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THE GREAT CATHERINE PAL
GENERAL INFORMATION The Catherine Palace is the Rococo summer residence of the Russian tsars, located in the town of Tsarskoye Selo, 25 km south-east of St. Petersburg, Russia
HISTORY OF CONSTRUCTION Although the palace is populary associated with Catherine the Great, she actually regarded its “whipped-cream architecture” as old-fashioned. When she ascended the throne, a number of statues in the park were being covered with gold, in accordance with the last wish of empress Elizabeth, yet the new monarch had all the works suspended upon being informed about the expense.
In order to gratify her passion for antique art, Catherine employed the Scottish architect Charles Cameron who not only refurbished the interior, but also constructed the personal apartments of the empress, a rather modest Greek Revival structure known as the Agate rooms and situated to the left of the palace. According to Catherine wishes, many remarkable structures for her amusement in the park.
Upon Catherine’s death in 1796, the palace was abandoned in favour of the Pavlovsk Palace. Subsequent monarchs preferred to reside in the nearby Alexander Palace. But in 1817, Alexander I engaged Vasily Stasov to refurbish some interiors of the grandmother’s palace in the Empire style. Twenty years later, the magnificent Stasov staircase was constructed to replace the old circular one leading to the palace chapel. Unfortunately, the most Stasov interiors haven’t been restored after the World War II. When the German military forces retreated after the seige of Leningrad, they had the residence intentionally destroyed, leaving the hollow shell of the palace behind.
Although Stasov’s and Cameron’s Neoclassical interiors are superb manifistations of the late 18 th -century and early 19 th -century taste, the palace is best known for Rastrelli’s grand suit of formal rooms known as the Golden Enfilade. It starts at the spacious airy ballroom, the Grand Hall, and comprises numerous destinctively decorated smaller rooms, including the reproduced Amber room.
THE GREAT HALL The Great Hall, or the light gallery as it was called in the 18 th century, is a formal apartment in the Russian baroque style designed by Bartolomeo Rastrelli between 1752 and 1756. It was intended for such important receptions as balls, formal dinners, masquerades. The hall was painted in two colours and covers an area of 1000 square meters. Occupying the entire width of the palace the windows look out to the different sides of the palace.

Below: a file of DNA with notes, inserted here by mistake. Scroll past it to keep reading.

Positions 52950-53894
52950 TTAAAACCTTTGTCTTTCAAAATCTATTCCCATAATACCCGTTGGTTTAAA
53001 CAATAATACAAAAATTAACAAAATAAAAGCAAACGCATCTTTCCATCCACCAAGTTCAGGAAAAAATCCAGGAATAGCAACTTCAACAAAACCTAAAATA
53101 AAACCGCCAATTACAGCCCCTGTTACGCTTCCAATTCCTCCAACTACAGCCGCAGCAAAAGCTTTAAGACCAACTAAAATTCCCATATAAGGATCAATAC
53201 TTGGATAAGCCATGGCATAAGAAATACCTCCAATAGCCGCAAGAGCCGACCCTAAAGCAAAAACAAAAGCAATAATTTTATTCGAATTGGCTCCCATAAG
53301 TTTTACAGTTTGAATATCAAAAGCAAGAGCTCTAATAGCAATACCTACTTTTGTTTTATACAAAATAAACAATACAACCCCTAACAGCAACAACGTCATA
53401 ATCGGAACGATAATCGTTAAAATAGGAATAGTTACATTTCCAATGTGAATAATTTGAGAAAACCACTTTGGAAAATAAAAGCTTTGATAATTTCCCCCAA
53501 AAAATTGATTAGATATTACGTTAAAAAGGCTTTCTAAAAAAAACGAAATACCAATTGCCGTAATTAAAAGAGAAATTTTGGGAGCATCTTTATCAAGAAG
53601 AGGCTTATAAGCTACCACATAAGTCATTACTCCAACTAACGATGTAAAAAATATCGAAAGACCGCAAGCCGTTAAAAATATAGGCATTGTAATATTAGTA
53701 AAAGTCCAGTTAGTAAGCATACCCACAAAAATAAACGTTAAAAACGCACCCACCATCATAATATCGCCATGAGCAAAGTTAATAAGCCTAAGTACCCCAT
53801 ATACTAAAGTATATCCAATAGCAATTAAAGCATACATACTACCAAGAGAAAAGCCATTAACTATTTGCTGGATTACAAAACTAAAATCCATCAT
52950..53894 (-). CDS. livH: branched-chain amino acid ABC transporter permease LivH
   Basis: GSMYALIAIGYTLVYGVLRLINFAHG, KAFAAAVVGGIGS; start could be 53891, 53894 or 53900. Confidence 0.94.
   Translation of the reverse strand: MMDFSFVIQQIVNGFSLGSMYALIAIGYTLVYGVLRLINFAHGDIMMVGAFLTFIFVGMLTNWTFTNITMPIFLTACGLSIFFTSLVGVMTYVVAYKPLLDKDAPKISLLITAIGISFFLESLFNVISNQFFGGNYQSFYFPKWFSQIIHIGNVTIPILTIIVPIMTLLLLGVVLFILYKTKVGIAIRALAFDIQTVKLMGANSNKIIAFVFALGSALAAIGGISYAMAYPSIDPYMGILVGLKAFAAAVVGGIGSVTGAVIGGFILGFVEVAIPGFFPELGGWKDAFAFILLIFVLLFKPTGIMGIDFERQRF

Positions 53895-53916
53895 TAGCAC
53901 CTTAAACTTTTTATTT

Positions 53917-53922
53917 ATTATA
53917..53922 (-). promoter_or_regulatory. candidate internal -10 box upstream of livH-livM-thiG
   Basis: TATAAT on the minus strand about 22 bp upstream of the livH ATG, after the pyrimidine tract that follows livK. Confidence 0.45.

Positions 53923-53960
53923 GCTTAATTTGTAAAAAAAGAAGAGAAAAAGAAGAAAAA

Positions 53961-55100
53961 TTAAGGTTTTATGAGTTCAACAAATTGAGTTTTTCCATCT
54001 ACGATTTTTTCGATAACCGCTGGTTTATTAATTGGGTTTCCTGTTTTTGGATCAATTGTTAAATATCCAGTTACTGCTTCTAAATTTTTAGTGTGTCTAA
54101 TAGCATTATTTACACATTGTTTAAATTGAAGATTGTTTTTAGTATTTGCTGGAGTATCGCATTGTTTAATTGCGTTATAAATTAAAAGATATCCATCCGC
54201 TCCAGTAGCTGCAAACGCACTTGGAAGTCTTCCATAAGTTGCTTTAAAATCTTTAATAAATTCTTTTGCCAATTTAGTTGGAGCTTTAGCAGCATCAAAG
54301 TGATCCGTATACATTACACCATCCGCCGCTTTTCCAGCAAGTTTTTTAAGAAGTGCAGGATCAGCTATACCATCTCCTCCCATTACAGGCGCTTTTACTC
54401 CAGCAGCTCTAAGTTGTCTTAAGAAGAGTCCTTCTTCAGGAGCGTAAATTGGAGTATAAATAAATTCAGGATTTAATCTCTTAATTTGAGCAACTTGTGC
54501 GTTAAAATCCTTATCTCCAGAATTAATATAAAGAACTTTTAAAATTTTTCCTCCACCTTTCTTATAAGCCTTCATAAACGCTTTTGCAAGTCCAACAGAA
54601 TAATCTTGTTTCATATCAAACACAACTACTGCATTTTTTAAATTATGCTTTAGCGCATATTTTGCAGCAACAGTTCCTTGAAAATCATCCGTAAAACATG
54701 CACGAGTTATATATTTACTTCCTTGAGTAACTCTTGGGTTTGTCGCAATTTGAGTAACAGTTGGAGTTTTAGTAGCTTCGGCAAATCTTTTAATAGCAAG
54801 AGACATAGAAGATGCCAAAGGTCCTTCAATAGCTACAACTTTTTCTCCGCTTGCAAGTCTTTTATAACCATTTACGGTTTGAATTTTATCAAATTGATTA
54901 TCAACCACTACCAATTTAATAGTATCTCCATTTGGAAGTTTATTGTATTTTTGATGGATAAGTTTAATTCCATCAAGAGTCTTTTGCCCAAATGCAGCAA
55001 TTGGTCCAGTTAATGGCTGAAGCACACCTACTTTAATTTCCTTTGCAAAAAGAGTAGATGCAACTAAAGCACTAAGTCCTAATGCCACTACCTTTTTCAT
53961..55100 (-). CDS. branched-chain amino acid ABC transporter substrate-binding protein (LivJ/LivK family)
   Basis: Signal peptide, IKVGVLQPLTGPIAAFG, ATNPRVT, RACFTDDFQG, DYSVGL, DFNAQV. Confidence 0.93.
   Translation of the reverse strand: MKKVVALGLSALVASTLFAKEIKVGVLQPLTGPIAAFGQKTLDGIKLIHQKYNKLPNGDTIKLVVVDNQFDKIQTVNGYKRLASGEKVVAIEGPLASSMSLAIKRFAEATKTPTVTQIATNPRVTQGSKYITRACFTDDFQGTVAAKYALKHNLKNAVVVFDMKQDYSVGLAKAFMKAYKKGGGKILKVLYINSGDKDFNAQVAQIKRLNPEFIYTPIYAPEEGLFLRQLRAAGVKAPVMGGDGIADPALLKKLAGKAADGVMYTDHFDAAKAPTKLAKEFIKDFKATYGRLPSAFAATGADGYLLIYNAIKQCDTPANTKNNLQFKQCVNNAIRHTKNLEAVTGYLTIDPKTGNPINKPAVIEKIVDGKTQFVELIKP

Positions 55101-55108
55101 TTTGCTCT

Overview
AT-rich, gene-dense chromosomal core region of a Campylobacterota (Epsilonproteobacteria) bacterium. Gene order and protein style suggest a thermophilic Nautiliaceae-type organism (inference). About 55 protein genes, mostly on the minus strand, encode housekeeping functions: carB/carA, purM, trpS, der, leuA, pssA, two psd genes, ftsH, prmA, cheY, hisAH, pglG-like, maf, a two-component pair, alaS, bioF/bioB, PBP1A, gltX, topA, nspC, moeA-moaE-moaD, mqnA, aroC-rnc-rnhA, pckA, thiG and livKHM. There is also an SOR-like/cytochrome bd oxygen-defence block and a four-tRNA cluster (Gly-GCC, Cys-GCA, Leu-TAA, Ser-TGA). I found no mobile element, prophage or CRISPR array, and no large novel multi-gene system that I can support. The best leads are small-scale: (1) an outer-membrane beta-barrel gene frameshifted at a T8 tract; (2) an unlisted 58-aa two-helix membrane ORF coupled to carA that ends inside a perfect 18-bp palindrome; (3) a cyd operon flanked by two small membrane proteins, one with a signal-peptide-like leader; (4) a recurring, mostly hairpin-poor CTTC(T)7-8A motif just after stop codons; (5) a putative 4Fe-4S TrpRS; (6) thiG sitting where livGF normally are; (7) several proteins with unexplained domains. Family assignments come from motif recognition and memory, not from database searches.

SOME MORE ROOMS Beyond the Great Hall is the dining room for the courtiers in attendance. The room was designed by Rastrelli in the mid-18 th century. It’s lit by 4 windows which look out in the formal courtyard. The architect placed false windows and mirrored glass on the opposite wall, making the hall more spacious and bright. Decorated in the typical baroque interior style, the hall is filled with gilded wall-carvings, and ornamental patterns of flowers.
Across from this room, on the other side of the main staircase, is the White Formal Dining Room. It was used for empresses’ formal dinners or evening meals. The walls of the Dining Hall were decorated with the utmost extravagance with gilded carvings. The painted mural, The Triumph of Apollo is a copy of a painting completed in the 16 th century by Italian artist, Guido Reni.
The Portrait Hall is a formal apartment that covers 100 square meters of space. The room’s walls boast large formal portraits of Catherine I, Elizabeth Petrovna and Catherine II. The inlaid floors of the hall contain pricious woods. The Green Dining Room, which replaced Rastrelli’s hanging gardens in 1773, is the first of the rooms in the northern wing of the palace, designed by Cameron for the future emperor Paul. During the fire of 1820 the room was seriously damaged, later restored under Stasov’s direction.
Other Cameron’s interiors include the Waiter’s room, with the inlaid flood of rosewood, mahagony and stylish card-tables; the Blue Formal Dining room, with white and blue silk wallpapers and marble chimneys; the Choir Anteroom, with walls lined in apricot-coloured silk; and the columned boudoir of Alexander I, executed in the Pompeian style.